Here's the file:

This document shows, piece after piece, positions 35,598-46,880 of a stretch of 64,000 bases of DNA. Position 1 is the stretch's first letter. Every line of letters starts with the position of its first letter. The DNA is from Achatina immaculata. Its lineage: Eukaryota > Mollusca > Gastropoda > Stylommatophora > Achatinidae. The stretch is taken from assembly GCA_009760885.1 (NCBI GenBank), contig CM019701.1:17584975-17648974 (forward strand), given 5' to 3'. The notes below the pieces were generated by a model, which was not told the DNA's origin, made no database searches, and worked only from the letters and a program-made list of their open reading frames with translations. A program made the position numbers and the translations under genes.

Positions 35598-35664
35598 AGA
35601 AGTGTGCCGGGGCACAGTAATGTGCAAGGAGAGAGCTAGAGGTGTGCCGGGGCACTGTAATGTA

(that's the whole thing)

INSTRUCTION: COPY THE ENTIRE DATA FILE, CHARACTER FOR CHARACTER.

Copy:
This document shows, piece after piece, positions 35,598-46,880 of a stretch of 64,000 bases of DNA. Position 1 is the stretch's first letter. Every line of letters starts with the position of its first letter. The DNA is from Achatina immaculata. Its lineage: Eukaryota > Mollusca > Gastropoda > Stylommatophora > Achatinidae. The stretch is taken from assembly GCA_009760885.1 (NCBI GenBank), contig CM019701.1:17584975-17648974 (forward strand), given 5' to 3'. The notes below the pieces were generated by a model, which was not told the DNA's origin, made no database searches, and worked only from the letters and a program-made list of their open reading frames with translations. A program made the position numbers and the translations under genes.

Positions 35598-35664
35598 AGA
35601 AGTGTGCCGGGGCACAGTAATGTGCAAGGAGAGAGCTAGAGGTGTGCCGGGGCACTGTAATGTA